Saturday, February 19, 2011

Interview with the Dinner Table

 Pundit Press is proud to present interview number 26 in our ongoing series. Today we're interviewing Nathan Sass, the founder and editor of the site The Dinner Table. For those that don't know, the name of the site comes from words of wisdom of the 40th President, Ronald Reagan, as shown below. We encourage our readers to check out the site and thank Nathan for taking part in the interview!

1. When and why did you start the Dinner Table?

The Dinner Table was born in January of 2010 in response to the health care reform debate.  I was looking for a way to publicize a reform proposal I had been working on for some time, and decided that I would use a blog to do so.  Since then, it has evolved into a blog on a wide range of issues, political and non-political.

By the way, the name of my blog comes from a quote from President Reagan:  “All great change in America begins at the dinner table.”

2. What is the best part about running your site?

It is really gratifying to have a venue to express my thoughts on the issues of the day.  I am sure that my friends are also happy, since before I was blogging, I would talk their ears off in an effort to express my opinions.

What I most enjoy is when something I wrote gets picked up and has some small influence on the conversation.  That doesn’t happen too often, but when it does it is so exciting.

3. Has President Obama been better or worse than you expected?

He has been exactly what I expected.  I told many people in the months leading up to the election that he would be Carter’s second term, and that is coming to pass.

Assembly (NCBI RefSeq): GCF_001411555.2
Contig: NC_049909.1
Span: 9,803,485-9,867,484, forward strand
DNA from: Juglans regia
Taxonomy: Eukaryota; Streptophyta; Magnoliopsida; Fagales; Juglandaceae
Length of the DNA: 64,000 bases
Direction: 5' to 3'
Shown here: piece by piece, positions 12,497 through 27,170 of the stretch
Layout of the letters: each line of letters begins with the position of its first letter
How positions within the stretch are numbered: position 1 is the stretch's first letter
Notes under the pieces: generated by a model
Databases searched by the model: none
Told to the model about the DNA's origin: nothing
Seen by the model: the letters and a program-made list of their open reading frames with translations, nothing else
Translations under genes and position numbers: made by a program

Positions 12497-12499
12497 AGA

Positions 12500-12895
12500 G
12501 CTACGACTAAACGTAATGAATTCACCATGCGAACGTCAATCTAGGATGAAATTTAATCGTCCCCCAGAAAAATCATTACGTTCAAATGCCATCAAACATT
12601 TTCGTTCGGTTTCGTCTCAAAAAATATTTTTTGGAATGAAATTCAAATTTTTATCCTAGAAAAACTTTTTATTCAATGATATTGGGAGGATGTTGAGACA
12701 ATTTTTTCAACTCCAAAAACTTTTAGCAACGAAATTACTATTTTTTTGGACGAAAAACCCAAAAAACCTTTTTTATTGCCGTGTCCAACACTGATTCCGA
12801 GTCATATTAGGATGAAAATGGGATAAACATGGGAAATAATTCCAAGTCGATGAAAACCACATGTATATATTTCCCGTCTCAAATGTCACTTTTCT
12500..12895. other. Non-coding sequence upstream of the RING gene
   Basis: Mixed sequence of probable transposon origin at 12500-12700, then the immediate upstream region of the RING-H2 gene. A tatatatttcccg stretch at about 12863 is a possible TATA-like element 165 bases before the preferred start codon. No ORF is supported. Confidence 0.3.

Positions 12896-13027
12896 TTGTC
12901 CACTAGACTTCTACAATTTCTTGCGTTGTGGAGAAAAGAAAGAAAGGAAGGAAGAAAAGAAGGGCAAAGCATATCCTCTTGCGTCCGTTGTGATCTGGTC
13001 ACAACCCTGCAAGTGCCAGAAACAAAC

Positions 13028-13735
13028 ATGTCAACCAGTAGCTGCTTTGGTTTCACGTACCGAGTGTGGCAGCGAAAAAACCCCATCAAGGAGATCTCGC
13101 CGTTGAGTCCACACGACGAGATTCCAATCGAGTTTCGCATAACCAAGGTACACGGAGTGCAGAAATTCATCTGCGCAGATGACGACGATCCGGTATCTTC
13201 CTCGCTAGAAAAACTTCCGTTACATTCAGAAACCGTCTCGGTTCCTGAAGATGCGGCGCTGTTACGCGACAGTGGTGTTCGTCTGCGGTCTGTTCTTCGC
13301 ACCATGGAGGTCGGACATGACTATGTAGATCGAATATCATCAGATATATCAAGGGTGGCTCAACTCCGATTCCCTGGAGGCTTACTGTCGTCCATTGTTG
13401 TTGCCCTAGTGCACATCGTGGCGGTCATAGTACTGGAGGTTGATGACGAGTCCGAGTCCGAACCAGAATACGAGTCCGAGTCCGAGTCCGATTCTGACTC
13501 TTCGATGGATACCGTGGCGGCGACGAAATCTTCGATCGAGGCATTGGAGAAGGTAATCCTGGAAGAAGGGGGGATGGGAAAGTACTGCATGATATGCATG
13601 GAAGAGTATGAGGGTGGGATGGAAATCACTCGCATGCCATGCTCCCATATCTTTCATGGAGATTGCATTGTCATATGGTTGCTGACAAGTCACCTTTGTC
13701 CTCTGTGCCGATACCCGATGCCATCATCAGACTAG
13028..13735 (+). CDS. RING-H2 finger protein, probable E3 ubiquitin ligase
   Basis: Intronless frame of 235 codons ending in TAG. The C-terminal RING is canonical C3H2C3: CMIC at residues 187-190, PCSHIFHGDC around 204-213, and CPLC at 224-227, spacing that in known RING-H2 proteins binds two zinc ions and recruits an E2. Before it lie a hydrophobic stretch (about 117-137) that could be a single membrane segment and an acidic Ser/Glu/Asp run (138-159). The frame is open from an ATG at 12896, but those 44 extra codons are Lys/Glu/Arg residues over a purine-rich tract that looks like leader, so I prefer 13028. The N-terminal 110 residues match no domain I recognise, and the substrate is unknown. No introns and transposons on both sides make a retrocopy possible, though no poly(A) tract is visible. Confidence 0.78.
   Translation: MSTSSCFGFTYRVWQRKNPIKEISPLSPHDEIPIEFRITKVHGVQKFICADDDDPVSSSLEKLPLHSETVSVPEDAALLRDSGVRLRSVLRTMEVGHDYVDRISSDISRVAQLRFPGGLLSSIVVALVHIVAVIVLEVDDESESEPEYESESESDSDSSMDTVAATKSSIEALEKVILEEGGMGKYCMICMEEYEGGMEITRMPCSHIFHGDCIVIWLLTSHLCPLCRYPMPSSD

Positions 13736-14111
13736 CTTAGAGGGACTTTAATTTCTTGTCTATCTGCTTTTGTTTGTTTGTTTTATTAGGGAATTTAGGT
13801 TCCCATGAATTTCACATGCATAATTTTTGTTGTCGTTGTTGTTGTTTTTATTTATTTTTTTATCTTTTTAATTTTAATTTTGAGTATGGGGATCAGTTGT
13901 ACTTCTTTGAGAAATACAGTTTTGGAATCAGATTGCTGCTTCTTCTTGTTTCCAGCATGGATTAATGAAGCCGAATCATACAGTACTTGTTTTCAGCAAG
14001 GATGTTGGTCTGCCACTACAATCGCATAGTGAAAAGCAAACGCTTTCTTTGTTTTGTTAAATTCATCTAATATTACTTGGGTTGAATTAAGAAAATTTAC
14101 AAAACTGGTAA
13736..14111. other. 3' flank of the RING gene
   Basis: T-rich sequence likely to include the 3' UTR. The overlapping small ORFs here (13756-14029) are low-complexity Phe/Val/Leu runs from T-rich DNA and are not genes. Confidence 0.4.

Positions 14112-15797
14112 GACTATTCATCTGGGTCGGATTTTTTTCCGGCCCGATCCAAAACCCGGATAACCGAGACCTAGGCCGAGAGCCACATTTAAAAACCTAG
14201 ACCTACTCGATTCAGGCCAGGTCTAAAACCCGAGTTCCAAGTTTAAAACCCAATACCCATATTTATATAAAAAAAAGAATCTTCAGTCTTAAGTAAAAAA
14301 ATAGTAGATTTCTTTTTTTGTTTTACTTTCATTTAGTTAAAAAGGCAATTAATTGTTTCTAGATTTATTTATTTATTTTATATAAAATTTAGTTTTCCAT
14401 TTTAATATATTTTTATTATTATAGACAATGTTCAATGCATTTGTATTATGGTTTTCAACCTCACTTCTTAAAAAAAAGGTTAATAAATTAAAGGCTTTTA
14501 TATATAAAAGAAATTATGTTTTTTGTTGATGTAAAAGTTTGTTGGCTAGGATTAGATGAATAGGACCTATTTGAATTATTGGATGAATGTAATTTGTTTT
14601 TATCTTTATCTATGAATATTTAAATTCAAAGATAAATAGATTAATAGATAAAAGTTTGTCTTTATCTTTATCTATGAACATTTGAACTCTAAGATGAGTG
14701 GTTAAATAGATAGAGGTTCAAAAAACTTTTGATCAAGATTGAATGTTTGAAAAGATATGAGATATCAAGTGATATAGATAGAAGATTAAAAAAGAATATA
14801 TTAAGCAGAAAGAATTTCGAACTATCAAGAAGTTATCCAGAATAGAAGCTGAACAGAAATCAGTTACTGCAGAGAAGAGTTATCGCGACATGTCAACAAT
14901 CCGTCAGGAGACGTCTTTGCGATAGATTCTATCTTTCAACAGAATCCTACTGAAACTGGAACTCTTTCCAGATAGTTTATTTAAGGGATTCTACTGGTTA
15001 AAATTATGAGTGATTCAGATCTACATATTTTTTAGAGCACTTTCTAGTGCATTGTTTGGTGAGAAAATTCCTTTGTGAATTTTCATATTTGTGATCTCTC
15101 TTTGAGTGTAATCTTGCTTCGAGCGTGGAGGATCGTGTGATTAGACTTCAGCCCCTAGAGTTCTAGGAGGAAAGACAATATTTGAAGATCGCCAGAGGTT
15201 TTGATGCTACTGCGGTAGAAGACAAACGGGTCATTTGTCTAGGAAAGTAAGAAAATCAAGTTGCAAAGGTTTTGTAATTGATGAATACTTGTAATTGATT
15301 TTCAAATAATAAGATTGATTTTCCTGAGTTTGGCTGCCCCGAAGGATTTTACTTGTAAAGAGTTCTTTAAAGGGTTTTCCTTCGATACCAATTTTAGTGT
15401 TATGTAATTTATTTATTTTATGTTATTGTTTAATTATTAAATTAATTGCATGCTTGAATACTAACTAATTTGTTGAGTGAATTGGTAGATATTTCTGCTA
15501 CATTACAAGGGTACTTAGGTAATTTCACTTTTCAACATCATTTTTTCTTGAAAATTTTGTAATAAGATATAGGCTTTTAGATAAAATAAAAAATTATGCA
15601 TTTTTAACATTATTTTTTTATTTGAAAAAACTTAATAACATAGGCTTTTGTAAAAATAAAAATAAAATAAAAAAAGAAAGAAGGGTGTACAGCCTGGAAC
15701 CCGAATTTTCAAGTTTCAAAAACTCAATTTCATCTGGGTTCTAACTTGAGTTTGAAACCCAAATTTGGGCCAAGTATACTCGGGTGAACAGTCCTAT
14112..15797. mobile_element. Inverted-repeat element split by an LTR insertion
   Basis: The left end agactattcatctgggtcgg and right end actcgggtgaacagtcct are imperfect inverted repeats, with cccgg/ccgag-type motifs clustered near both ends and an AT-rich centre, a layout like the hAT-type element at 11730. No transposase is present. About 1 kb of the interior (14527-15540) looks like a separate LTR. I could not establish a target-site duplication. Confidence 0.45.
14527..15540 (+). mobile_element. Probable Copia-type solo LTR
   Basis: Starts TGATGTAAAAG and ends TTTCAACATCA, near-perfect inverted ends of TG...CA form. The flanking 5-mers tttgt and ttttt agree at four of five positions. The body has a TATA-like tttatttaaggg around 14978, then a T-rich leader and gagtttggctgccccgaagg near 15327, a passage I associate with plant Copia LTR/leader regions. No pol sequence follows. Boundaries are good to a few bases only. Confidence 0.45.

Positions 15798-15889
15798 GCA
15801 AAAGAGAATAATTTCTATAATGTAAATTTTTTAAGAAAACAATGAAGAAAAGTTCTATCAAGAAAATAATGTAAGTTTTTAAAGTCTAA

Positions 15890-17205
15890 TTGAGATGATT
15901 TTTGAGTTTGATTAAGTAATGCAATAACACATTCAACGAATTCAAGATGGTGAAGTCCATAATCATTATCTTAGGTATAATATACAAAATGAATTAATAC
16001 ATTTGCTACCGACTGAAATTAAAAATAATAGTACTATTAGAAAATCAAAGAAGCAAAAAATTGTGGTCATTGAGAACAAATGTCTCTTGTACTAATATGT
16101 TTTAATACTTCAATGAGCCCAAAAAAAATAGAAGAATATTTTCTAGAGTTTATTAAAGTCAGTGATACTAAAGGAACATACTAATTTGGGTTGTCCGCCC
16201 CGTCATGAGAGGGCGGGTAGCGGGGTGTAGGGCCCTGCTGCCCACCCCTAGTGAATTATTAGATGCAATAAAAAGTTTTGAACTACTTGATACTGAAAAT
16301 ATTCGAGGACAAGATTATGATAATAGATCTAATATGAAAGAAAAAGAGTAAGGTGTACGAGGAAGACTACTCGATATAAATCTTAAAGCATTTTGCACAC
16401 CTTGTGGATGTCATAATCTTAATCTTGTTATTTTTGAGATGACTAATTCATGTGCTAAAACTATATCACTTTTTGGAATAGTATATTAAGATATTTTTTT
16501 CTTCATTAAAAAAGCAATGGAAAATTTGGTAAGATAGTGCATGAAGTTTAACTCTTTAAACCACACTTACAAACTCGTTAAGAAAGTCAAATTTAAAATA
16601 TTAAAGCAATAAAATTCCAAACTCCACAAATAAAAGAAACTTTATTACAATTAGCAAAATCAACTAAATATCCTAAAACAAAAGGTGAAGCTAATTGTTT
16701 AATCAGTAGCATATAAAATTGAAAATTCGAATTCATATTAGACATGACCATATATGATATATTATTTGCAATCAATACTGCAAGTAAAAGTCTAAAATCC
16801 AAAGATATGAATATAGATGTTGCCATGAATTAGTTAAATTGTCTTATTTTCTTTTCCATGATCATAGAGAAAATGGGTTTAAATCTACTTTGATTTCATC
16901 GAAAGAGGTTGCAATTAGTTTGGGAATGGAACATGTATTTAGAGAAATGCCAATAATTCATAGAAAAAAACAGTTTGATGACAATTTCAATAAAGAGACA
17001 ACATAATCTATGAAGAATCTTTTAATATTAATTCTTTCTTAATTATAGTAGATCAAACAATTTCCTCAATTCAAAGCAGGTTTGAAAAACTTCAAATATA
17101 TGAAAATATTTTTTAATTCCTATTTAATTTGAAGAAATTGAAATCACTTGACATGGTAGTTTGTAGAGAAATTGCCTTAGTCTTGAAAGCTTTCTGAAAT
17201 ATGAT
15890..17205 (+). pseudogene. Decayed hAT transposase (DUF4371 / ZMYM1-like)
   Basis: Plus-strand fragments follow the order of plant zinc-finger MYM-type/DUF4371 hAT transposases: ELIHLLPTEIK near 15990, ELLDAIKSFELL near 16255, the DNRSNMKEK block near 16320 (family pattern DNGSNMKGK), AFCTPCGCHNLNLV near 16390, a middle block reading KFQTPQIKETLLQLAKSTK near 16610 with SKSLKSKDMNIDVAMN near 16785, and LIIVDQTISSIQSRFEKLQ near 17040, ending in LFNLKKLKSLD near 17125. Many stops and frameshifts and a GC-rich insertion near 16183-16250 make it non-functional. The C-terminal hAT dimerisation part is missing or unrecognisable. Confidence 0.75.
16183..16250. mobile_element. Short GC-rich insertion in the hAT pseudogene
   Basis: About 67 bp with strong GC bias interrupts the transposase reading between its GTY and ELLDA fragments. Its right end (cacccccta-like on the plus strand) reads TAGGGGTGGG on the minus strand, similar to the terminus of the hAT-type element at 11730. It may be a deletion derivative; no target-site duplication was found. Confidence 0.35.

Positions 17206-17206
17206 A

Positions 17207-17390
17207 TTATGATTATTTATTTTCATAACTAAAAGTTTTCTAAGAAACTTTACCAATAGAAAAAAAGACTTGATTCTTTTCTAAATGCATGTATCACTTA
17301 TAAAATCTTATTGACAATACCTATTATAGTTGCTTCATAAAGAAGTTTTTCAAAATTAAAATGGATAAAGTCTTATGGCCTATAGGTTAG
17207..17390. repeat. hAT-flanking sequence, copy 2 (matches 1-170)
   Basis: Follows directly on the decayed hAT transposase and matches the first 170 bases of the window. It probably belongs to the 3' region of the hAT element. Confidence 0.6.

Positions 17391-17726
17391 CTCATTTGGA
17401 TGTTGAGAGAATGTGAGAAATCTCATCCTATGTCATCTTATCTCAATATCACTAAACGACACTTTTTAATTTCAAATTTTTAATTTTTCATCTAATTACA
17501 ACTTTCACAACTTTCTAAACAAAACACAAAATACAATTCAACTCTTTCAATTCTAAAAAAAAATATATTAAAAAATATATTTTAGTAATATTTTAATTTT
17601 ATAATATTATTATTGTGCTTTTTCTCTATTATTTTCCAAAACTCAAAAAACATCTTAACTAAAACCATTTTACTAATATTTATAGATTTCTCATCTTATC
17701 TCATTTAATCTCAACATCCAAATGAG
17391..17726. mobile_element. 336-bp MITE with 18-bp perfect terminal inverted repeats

The Egypt mess is his Iran, and Stagflation is right around the corner.

The good news is that Carter was one reason we got Reagan, and I think history will repeat itself in this regard as well.

4. Any 2012 favorites yet?

I have written several discussions (read more here) handicapping the 2012 race, and if she chooses to run, I think Sarah Palin will win in a rout.  She has what I like to call “the it factor” that comes along once in a generation.

I think the conventional wisdom on her is wrong, as it was with Reagan in the late 70’s.  When she is on the stage besides “Professor” Obama, she will out shine him on many levels, and connect with voters personally.

From a policy perspective, she is a rock ribbed conservative, again like Reagan before her, and has the courage of her convictions to withstand the left’s typical assaults.

Incidentally, I believe we are watching her running mate come of age in Madison, WI as we speak in Scott Walker.

5. As a resident of Wisconsin, can you comment on the situation regarding public unions?

I have discussed the issues at length on my blog (full article), and in short the unions have been totally out maneuvered by Governor Walker.  The requests he has made are reasonable in the minds of most people in WI, and the unions have responded in such a disproportionate manner that they are actually assisting Walker in his efforts.